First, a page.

Upon being confronted by the police with a photograph depicting him wearing the sweater that was used to make the mask, however, Martin informed police of Chmiel’s confession to him.

During the police interview Martin provided details that only the murderer would have known, as no such detailed information had been released to the public. Included in the details provided to the police by Martin was the fact that the victims had been robbed and that money had been removed from a box in Victor’s dresser drawer; the cellar door was locked and the burglar gained entry through an unlocked rear door; Angelina was seated on the sofa, James was in bed on the first floor, and Victor was in an upstairs bedroom; Angelina yelled, and James was unable to do so (because of his stroke); Chmiel drove his light blue 1976 Grand Prix to the Lunario home, and parked a couple of blocks away; Chmiel wore gloves while committing the crimes and disposed of the murder weapon; Chmiel wore one of the sweater masks he and Martin had made; Chmiel searched Angelina’s room for money; Chmiel repositioned Angelina after he searched under the sofa cushions; and Chmiel took a pillow case from the home to carry the money.

Based on the detailed information provided by Martin, the police concluded that he could have learned this information only from the actual murderer. Police ruled out Martin’s involvement in the murders by independently verifying his alibi with several impartial sources.

According to Martin, he spent the early morning hours of September 21, 1983, with his brother-in-law Mr. Buffton, whom the Lackawanna County Association of Retarded Citizens (ARC) employed to keep watch for brush fires occurring on East Mountain in Scranton, twenty-five minutes from the Lunario home in Throop. Scranton Fire Chief and ARC employees confirmed Martin’s alibi for that time period.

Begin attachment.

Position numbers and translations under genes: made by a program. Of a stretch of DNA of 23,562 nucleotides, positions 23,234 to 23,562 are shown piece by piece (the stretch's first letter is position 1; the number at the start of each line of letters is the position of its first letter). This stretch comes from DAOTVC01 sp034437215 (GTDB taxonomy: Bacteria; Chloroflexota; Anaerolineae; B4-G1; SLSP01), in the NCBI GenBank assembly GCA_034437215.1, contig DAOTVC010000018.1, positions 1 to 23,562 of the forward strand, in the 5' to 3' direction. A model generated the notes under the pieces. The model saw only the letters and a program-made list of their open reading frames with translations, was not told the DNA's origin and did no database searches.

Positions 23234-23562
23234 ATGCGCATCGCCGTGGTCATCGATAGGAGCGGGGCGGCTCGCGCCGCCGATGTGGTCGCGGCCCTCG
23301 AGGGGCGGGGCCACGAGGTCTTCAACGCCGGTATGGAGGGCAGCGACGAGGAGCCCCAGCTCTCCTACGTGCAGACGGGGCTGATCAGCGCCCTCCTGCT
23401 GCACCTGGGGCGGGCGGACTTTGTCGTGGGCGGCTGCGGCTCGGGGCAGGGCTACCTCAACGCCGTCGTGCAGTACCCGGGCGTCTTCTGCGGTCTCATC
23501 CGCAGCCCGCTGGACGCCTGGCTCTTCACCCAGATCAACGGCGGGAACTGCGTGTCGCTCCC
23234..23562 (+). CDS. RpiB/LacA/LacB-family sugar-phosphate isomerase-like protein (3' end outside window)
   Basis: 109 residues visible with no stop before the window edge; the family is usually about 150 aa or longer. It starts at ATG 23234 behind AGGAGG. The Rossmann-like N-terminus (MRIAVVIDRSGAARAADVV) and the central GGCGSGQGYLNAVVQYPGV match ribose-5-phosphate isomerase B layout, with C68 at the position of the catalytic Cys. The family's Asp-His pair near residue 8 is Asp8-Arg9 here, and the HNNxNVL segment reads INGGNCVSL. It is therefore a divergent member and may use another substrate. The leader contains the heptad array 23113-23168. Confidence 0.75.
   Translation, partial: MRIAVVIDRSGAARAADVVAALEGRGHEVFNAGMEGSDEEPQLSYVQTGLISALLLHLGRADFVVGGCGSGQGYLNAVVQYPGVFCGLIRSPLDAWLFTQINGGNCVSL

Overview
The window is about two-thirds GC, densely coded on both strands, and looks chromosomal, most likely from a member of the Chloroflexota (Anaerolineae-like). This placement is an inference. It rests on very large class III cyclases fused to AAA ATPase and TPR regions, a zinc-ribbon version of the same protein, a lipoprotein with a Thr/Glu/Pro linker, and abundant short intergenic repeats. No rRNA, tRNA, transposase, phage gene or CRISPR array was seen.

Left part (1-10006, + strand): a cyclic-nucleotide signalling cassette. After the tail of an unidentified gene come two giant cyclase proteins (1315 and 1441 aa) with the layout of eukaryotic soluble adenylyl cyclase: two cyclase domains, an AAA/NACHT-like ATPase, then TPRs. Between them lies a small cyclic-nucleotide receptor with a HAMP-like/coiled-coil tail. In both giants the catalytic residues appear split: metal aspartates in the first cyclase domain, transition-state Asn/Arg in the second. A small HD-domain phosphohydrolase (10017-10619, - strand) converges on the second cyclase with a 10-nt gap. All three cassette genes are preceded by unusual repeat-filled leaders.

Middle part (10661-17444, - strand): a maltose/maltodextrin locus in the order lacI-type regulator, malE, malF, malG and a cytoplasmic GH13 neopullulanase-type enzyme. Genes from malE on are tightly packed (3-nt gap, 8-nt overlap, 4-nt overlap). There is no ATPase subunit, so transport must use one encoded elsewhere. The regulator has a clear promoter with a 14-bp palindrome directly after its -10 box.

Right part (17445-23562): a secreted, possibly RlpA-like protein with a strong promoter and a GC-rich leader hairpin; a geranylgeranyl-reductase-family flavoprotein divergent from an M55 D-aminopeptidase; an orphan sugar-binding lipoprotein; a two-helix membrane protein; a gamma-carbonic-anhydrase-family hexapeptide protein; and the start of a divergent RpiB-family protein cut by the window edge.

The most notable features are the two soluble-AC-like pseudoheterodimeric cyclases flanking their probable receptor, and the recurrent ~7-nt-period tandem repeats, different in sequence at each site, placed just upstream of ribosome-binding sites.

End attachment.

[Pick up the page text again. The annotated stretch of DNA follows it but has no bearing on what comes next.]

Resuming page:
At the request of Trooper Gaetano and Trooper Carlson, Martin agreed to wear a wire on September 28, 1983, so that he could meet with Chmiel and record their conversation. Arrangements were made for the meeting between Martin and Chmiel to take place in a parking lot.

During the meeting, Chmiel was guarded with his remarks to Martin. Nonetheless, shortly after midnight, following the conclusion of the recorded conversation, the police arrested Chmiel.

After arresting Chmiel, the police administered Miranda warnings and Chmiel indicated that he understood his constitutional rights. Chmiel, however, agreed to answer Trooper Gaetano’s questions.

Trooper Gaetano inquired into Chmiel’s whereabouts “last Tuesday night” (i.e., September 21, 1983), to which Chmiel responded that he had been at home watching television with his wife. When Trooper Gaetano pressed further, Chmiel declined to elaborate or provide any more information.

The day after Chmiel’s arrest, police conducted a search of his home. During the search, they discovered $2400 in $50 and $100 dollar bills on top of a hutch in the dining room.

After Chmiel’s arrest, a Pennsylvania State Police forensic scientist conducted a microscopic analysis of six hairs that were retrieved from the sweater sleeve mask found in Victor’s bedroom. When the forensic scientist compared those hairs microscopically with hairs obtained from Chmiel, both sets of hairs contained identical features. The forensic scientist concluded that the two hairs found on the mask were microscopically similar to Chmiel’s hair, and excluded Martin and the Lunarios as sources.

In addition, mitochondrial DNA testing revealed that Chmiel matched one of the mitochondrial DNA profiles retrieved from two of the hairs found in the sweater sleeve mask.

On September 29, 1983, Chmiel was charged with criminal homicide, robbery, burglary, and theft by unlawful taking in connection with the deaths of Angelina, Victor, and James.

On October 29, 1984, a jury found Chmiel guilty of three counts of murder of the first-degree, two counts of robbery, one count of burglary, and two counts of theft by unlawful taking. Following completion of the penalty phase of trial, the jury sentenced Chmiel to death.